“The year is 1987, and N.A.S.A. launches the last of America’s deep space probes. In a freak mishap Ranger 3 and its pilot Captain William ‘Buck’ Rogers are blown out of their trajectory into an orbit which freezes his life support systems, and returns Buck Rogers to Earth five-hundred years later.”Â Donâ€™t worry, this series is nothing like the 1980â€™s television series – and thatâ€™s not necessarily a good thing.
So far, Buck Rogerâ€™s gravity drive has propelled him into a future where humans and mutated/enhanced animals fight against one another with animals hunting humans for food. Buck and Wilma have temporarily escaped the clutches of The Pack, by setting down on Mars.Â There the duo discover the remains of a 500 year old colony (brand new when Buck was in his own time), and attempt to find a way to get back to Earth.Â Itâ€™s just too bad the big bad wolf (literally) is on their trail.
While Buck and Wilma try to outsmart and fight their lupine pursuer, Dr. Huer makes the connection that the newly arrived fellow is the long lost Buck Rogers, and the device everyone is carrying around is in fact the gravity drive.Â This leads to a rescue attempt that requires Dr. Huer to hook the drive up to one of the fleetâ€™s ships, and everything seems to work out by issues end.
Itâ€™s a pretty cut and dried story with the hero showing all the future people how they used to fight in the good olâ€™ days and prevailing in the end.Â There are no real surprises at this point – unless you count the decapitated head of Twiki sitting on a warehouse shelf.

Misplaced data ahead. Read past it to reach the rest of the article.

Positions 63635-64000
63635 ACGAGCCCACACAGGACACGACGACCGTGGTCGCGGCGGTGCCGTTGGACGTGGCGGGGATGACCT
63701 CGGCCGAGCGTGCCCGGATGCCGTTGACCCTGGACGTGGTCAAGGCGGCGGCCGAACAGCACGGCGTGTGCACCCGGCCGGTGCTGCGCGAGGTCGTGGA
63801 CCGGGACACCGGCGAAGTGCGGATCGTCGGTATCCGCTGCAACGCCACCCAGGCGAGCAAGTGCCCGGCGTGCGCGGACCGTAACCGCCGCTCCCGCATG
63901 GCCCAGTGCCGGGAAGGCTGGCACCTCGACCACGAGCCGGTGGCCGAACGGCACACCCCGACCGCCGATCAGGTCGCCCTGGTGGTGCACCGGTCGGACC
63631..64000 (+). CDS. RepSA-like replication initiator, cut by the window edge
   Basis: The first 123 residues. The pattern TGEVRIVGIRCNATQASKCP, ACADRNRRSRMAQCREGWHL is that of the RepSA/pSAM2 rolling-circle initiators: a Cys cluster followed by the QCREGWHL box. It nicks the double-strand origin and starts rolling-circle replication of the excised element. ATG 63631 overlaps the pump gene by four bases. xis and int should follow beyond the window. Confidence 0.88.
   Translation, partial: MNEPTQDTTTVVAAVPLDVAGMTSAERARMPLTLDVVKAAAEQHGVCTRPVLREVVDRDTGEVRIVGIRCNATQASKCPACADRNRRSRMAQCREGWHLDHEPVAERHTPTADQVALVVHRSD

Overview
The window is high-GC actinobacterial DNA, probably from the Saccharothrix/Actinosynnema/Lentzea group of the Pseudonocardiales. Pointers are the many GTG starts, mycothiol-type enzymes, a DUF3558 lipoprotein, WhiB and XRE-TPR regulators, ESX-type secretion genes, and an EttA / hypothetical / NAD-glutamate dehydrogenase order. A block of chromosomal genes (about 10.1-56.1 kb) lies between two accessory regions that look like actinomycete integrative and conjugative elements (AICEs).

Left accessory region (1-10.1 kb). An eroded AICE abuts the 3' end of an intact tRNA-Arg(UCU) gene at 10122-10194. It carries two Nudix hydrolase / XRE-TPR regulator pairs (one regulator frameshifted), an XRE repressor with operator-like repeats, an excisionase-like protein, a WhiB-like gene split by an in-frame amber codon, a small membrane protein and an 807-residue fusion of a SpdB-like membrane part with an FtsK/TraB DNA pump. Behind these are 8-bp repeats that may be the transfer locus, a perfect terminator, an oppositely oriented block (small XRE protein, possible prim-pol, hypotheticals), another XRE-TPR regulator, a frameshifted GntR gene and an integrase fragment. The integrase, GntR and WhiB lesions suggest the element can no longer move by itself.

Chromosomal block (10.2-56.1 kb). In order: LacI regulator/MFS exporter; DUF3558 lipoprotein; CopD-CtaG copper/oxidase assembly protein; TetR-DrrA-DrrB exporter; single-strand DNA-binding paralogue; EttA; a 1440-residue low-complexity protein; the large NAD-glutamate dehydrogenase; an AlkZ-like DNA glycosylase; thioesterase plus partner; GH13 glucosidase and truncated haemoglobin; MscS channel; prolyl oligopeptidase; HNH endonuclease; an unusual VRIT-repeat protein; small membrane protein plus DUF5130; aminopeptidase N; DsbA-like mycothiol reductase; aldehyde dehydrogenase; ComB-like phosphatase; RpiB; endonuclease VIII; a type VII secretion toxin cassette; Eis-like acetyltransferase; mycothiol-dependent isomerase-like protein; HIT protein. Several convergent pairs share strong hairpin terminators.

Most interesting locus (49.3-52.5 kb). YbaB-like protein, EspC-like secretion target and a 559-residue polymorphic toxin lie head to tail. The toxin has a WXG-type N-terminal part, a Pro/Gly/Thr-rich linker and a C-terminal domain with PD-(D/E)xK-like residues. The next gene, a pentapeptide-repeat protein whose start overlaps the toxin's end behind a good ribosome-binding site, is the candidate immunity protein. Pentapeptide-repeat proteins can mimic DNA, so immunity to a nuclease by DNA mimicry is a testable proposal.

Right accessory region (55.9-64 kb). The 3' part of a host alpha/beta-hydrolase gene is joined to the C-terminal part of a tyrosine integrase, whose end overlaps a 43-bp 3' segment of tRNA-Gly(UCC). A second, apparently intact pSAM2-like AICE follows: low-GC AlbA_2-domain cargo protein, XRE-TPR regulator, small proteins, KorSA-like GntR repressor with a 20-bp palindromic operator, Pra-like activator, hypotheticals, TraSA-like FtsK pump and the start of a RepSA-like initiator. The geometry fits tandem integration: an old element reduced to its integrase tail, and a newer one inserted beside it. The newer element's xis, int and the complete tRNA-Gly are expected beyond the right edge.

Thereâ€™s something about the art that hasnâ€™t had me feeling quite right since the beginning.Â A great deal of architecture and environmental surroundings of this future environment looks like we might expect.Â The black uniforms, with glowing white stripes that the corps wear, is a perfect example of what many of us might expect the design and style of our future fathers.Â However, thereâ€™s so much retro 1930â€™s future design that things donâ€™t mesh.Â Sure, Buck and Wilmaâ€™s suits they wear on Mars are explained as old uniforms, but the Starbuster ship (supposedly one of the top ships in the fleet) looks like it came from a Buster Crabbe serial. Carlos Rafael does a good job at trying to blend the two together, but for the most part everything seems out of place.
I havenâ€™t read a lot of Buck Rogers original works, so the Pack story is not one that Iâ€™m familiar with, and with the dramatic switch between the hunter and the prey seems to be pretty original.Â Unfortunately, it is an idea that is also way out on the fringe of ideas, that it comes off as really unbelievable – heck, even Buck, as the narrator of the tale, tells the reader that every science fiction story requires the audience to suspend disbelief.Â It works to a point so far in this series, but the story is really starting to fall into the realm of the ridiculous.
And this is sad really, because I really hoped this series would be a grand re-introduction to the character of Buck Rogers and his dealing with the future people.Â Instead, the title character has quickly transformed into someone who has seemingly no problem dealing with all the strange experiences around him, thus making him no different than Wilma Deering when it comes to confronting Hunter-Lupin.Â Then again, there is a great deal of universe building that hasnâ€™t been revealed just yet, so there could very easily be an explanation that answers all the problems Iâ€™ve had so far.
Still, Buck Rogers #4 is a well paced issue that includes the boon, the magic flight, and the crossing the threshold moments that encompass parts of the Heroâ€™s Journey that could eventually lead this to a successful modern retelling of the classic future character (my mind flips trying to understand that bit too), but for now, Buck Rogers #4 earns 2.5 out of 5 Stars.